|52||Wei, X et al., "Viral dynamics in human immunodeficiency virus type 1 infection," Nature 373:117-122 (1995).|
|53||*||Wei, X et al., Viral dynamics in human immunodeficiency virus type 1 infection, Nature 373:117 122 (1995).|
|54||Wolfe, R. R., "Isotopic Measurement of Glucose and Lactate Kinetics," Ann. Med., vol. 22 (1990), pp. 163-170.|
|55||*||Wolfe, R. R., Isotopic Measurement of Glucose and Lactate Kinetics, Ann. Med., vol. 22 (1990), pp. 163 170.|
|56||Wolthers, K.C. et al., "T Cell Telomere Length in HIV-1 Infection: No Evidence for Increased CD4+ T Cell Turnover," Science 274:1543-1547 (1996).|
|57||*||Wolthers, K.C. et al., T Cell Telomere Length in HIV 1 Infection: No Evidence for Increased CD4 T Cell Turnover, Science 274:1543 1547 (1996).|
|58||Wood, H.G. et al., "Estimation of Pathways of Carbohydrate Metabolism," Biochem. Zeitschrift, 338:809-847 (1963).|
|59||*||Wood, H.G. et al., Estimation of Pathways of Carbohydrate Metabolism, Biochem. Zeitschrift, 338:809 847 (1963).|
|Patente citante||Fecha de presentación||Fecha de publicación||Solicitante||Título|
|US6355416||13 Feb 1998||12 Mar 2002||The George Washington University||Assay for the measurement of DNA synthesis rates|
|US6461806 *||15 Nov 1999||8 Oct 2002||The Regents Of The University Of California||Methods for measuring cellular proliferation and destruction rates in vitro and in vivo|
|US6653076||30 Ago 1999||25 Nov 2003||The Regents Of The University Of Washington||Stable isotope metabolic labeling for analysis of biopolymers|
|US6764817 *||19 Abr 2000||20 Jul 2004||Target Discovery, Inc.||Methods for conducting metabolic analyses|
|US6808875 *||24 May 2002||26 Oct 2004||The Regents Of The University Of California||Methods for screening cellular proliferation using isotope labels|
|US7001587||23 Oct 2002||21 Feb 2006||The Regents Of The University Of California||Measurement of protein synthesis rates in humans and experimental systems by use of isotopically labeled water|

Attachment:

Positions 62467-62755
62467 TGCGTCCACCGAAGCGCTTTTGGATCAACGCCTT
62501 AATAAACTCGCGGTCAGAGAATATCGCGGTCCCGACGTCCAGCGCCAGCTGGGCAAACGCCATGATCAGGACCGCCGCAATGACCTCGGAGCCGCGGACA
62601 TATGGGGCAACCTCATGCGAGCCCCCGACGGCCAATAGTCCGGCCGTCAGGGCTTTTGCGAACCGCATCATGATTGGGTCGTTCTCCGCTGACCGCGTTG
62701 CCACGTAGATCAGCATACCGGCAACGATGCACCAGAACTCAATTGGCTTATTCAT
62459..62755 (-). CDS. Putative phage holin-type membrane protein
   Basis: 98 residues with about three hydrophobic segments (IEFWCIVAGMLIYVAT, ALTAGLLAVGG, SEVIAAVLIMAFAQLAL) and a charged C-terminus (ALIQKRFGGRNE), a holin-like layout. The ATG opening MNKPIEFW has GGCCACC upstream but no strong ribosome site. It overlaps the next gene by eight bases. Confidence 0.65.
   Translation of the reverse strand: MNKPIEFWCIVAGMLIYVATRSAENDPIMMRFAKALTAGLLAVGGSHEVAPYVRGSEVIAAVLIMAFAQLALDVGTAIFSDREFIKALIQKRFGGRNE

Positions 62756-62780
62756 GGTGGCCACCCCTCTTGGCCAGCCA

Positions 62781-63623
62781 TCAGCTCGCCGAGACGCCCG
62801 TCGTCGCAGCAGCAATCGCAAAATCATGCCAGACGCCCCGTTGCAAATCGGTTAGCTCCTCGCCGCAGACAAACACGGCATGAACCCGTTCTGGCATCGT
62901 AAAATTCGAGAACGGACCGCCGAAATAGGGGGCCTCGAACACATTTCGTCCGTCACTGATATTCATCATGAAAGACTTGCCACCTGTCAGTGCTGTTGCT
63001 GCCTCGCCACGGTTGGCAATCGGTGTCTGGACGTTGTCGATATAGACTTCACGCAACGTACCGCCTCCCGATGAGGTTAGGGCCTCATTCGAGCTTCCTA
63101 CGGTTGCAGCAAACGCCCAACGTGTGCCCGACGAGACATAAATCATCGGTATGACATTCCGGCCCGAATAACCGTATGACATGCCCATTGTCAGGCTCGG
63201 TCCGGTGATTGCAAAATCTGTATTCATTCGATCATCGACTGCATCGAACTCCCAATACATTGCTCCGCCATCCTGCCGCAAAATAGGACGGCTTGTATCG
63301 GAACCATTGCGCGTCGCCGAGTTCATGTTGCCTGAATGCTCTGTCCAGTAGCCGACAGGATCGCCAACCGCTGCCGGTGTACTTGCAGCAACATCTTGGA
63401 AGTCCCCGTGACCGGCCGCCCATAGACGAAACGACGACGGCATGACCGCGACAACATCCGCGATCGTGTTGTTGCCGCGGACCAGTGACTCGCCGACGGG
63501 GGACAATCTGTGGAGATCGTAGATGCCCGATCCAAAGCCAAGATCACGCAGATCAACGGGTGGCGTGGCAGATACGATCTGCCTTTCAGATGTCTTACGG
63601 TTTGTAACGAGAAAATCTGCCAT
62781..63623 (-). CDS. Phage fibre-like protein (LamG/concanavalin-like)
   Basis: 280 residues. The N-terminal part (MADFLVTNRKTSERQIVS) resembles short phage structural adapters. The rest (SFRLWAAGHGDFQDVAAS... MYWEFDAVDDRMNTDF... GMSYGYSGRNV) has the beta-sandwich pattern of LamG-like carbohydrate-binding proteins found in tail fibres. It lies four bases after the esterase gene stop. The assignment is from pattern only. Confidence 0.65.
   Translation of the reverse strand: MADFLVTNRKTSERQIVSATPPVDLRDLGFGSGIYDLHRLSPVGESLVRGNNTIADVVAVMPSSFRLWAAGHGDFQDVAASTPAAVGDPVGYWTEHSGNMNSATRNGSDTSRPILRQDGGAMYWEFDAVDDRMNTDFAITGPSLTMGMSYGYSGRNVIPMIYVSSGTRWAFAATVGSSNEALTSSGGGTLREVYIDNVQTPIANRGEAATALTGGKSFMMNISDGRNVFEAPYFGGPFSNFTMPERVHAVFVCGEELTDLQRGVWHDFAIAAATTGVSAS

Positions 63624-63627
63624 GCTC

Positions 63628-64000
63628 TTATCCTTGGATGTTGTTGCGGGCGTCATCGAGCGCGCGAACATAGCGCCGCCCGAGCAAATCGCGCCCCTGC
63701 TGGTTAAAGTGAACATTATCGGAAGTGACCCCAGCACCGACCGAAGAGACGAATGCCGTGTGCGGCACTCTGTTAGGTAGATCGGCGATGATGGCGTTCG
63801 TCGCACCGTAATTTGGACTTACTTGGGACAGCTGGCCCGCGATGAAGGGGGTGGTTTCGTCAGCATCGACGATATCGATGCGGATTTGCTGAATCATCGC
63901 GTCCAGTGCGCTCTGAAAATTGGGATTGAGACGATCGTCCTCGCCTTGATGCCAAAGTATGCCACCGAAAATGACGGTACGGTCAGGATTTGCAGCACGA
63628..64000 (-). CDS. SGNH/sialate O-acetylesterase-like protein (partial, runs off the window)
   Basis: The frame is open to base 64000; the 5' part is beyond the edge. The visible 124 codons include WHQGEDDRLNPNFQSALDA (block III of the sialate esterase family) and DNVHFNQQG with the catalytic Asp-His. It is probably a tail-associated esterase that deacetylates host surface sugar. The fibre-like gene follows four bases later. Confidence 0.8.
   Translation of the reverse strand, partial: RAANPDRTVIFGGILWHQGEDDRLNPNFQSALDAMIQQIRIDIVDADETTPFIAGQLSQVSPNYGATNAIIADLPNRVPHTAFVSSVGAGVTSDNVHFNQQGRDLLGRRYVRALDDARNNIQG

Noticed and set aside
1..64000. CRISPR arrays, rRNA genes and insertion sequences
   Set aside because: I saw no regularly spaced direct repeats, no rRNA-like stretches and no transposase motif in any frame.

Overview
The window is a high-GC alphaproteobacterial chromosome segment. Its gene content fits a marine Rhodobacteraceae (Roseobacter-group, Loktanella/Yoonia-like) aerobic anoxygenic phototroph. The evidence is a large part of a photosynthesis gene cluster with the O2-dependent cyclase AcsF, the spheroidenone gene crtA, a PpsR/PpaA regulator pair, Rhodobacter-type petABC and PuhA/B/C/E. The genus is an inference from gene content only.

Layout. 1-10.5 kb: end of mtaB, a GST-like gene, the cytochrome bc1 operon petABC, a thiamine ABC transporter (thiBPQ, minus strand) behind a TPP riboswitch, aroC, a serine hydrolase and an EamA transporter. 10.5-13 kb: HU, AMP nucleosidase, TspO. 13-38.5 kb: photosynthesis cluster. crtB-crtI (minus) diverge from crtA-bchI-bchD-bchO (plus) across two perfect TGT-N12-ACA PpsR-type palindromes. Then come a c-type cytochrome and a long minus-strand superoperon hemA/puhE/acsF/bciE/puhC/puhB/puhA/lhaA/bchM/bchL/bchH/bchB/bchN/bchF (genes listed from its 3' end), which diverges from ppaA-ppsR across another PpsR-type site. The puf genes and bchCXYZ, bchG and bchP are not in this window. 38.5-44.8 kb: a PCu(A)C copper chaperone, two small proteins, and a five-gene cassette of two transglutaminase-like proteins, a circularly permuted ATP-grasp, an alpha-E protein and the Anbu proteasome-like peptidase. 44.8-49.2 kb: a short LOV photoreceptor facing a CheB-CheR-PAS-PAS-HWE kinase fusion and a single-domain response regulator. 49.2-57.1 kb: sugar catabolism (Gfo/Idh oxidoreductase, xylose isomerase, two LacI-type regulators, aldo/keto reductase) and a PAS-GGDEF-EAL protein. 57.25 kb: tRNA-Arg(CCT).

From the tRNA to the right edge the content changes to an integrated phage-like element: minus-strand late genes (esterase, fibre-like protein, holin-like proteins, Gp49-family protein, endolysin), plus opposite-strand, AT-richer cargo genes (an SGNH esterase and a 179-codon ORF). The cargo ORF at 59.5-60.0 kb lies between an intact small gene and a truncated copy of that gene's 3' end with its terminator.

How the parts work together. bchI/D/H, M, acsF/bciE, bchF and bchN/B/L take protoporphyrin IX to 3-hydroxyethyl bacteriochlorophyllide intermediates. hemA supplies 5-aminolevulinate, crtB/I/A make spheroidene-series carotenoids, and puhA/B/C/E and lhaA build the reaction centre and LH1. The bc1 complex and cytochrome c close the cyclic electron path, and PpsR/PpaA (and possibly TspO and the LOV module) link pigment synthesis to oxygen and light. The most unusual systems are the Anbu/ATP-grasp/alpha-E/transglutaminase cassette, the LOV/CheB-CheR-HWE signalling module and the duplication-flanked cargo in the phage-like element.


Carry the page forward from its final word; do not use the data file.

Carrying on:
|US7022834 *||16 Sep 2004||4 Abr 2006||The Regents Of The University Of California||Isotopically labelled DNA|
|US7255850||15 Sep 2003||14 Ago 2007||The Regents Of The University Of California||Methods for measuring rates of reserve cholesterol transport in vivo, as an index of anti-atherogenesis|
|US7256047 *||1 May 2001||14 Ago 2007||Board Of Regents, The University Of Texas System||Measurement of gluconeogenesis and intermediary metabolism using stable isotopes|
|US7262020 *||17 Jun 2004||28 Ago 2007||The Regents Of The University Of California||Methods for comparing relative flux rates of two or more biological molecules in vivo through a single protocol|
|US7307059||12 Oct 2004||11 Dic 2007||The Regents Of The University Of California||Measurement of protein synthesis rates in humans and experimental systems by use of isotopically labeled water|
|US7357913||11 May 2006||15 Abr 2008||The Regents Of The University Of California||Methods for detecting, prognosing, or monitoring a disorder by comparing relative flux rates of two or more biological molecules in vivo|
|US7410633||22 Sep 2005||12 Ago 2008||The Regents Of The University Of California||Measurement of protein synthesis rates in humans and experimental systems by use of isotopically labeled water|